In Cameroon, the conflict between the English-speaking separatists and the rest of country has thrown the education of children into chaos.
In English-speaking areas many education establishments have closed down.
The crisis started in 2016. The director of the only school still open in this area is aware of the challenges ahead.
“Before the crisis, we had about 600 students… But it was only last year that I took the courage to come and reopen the school. And we slowly try, but we have not reached the challenge yet”, laments Isaac Bissong, director of a school in an English-speaking region.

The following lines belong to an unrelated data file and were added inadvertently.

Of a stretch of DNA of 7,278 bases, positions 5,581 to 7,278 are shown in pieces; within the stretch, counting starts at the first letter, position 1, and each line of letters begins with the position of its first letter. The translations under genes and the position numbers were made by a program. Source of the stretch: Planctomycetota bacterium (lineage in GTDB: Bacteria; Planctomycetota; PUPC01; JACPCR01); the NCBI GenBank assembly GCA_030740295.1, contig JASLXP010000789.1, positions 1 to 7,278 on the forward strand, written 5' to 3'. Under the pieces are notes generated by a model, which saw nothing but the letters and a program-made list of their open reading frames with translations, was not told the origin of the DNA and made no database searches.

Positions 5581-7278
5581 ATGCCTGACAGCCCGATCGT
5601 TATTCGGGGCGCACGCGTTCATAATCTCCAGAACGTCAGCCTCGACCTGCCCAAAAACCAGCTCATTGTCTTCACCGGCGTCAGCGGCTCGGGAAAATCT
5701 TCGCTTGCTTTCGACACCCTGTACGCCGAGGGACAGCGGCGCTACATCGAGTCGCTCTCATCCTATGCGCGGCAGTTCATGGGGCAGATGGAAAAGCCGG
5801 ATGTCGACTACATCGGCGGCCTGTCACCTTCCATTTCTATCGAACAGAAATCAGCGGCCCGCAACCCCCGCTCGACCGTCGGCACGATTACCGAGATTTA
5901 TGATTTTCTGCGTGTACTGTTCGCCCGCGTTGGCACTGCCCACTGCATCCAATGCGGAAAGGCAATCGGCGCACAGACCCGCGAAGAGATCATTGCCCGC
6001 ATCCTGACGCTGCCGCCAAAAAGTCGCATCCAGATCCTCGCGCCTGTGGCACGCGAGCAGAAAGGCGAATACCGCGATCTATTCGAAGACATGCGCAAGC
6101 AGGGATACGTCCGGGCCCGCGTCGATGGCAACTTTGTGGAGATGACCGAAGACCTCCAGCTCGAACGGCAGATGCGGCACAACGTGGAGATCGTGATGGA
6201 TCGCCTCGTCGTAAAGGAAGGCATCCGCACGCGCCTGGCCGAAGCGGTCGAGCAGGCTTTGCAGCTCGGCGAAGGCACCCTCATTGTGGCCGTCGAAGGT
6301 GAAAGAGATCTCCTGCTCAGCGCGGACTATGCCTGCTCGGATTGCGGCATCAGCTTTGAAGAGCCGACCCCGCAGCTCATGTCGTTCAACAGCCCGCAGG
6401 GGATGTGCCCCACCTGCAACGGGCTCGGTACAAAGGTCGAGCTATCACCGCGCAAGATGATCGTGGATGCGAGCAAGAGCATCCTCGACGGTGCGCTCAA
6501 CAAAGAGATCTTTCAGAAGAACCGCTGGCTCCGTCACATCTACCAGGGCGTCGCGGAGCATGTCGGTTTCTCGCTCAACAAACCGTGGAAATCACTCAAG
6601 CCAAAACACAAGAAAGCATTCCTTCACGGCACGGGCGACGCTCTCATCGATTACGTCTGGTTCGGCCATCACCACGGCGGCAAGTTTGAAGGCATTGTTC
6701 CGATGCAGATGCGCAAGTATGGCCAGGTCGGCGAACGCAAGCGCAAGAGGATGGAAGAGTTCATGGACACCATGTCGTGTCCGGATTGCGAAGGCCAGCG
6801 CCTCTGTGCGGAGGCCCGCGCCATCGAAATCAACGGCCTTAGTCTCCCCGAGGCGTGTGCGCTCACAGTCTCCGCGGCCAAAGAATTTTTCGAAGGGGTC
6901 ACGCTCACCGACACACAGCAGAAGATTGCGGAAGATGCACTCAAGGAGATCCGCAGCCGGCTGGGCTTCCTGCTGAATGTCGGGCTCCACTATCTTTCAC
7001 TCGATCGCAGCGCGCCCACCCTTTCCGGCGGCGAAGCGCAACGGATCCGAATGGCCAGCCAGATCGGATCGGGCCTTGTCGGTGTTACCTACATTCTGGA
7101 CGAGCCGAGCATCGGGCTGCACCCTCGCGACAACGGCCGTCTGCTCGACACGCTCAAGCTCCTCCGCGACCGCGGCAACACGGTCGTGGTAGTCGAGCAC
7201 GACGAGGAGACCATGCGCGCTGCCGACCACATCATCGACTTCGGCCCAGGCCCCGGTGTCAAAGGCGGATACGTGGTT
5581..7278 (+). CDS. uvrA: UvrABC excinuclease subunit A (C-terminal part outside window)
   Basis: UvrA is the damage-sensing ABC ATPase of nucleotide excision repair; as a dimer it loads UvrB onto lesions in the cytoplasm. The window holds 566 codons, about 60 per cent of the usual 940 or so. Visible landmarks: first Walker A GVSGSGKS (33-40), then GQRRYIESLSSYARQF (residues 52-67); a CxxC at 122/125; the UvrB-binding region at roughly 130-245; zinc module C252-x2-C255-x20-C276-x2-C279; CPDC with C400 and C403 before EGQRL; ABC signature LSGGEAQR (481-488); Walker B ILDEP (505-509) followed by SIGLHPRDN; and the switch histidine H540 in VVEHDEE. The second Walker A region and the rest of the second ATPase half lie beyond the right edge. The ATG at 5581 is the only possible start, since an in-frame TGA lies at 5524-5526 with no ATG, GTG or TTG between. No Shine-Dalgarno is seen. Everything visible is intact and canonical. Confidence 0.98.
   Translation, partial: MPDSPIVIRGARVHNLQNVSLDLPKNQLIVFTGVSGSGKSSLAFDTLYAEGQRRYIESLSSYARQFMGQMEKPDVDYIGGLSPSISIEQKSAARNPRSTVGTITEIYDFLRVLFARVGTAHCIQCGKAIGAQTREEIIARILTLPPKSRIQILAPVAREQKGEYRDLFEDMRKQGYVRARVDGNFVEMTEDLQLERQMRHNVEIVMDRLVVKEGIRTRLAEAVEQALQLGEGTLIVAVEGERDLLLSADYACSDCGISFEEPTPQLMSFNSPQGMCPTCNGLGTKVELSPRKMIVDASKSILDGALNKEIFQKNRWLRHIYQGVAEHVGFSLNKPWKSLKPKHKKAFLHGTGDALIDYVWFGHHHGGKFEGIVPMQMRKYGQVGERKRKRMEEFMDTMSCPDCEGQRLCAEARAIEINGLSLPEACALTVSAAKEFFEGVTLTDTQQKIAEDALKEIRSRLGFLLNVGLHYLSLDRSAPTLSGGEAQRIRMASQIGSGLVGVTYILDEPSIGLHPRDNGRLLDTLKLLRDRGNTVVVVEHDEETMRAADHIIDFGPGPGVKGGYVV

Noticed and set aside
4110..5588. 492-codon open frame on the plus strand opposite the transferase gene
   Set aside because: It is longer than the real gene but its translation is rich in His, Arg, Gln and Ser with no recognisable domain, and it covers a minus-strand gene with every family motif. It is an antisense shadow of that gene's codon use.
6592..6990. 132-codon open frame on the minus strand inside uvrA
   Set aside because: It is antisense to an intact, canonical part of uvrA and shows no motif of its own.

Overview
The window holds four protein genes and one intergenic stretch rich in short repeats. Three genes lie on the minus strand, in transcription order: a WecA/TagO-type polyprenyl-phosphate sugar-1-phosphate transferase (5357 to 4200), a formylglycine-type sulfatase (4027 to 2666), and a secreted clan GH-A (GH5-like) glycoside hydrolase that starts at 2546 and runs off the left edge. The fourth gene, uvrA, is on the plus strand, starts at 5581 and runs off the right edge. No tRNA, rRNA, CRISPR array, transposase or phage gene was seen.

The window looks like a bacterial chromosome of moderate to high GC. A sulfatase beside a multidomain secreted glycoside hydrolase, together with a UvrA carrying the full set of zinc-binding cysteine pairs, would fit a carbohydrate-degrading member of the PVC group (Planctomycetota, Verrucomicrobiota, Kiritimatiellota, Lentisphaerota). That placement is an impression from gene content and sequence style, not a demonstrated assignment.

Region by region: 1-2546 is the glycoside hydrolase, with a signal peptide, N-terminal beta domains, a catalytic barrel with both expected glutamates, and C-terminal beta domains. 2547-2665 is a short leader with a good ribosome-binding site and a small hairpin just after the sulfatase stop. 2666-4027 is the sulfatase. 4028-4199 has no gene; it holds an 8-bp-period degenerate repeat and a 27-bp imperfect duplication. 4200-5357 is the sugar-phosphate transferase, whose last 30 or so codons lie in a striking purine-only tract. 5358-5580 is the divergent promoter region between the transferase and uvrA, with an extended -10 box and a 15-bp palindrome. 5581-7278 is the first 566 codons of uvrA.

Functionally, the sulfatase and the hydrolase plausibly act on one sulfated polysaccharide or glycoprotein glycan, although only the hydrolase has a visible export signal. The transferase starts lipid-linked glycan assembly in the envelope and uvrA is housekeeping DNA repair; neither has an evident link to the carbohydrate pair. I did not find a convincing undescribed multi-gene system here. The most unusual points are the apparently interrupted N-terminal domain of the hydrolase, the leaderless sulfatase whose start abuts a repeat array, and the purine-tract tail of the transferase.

The violence has created a generation of children that are illiterate. Many fear for their long term prospects.
Therese Ohsi is a teacher at a bilingual school in Souza.
“Many children are traumatised. They lack furniture, there are too many of them in the class so it’s difficult to control them. Sitting in a class, there are at least ninety (students) for every teacher, it is very difficult”, she says.
The conflict has killed more than 3,500 people and forced 700 thousand people to flee their homes.
The secretary-general of the Norwegian Refugee Council visited one school and appealed for help.
“You can see the school, it’s crammed beyond belief. There are 600 students here, nearly all of them are displaced children from the conflict to the West. So we need to help here. There is much too little support for Cameroonian children, for the displaced” admits Jan Egeland.
According to UNICEF, in 2019 more than 850 thousand children in English-speaking schools have been deprived of education.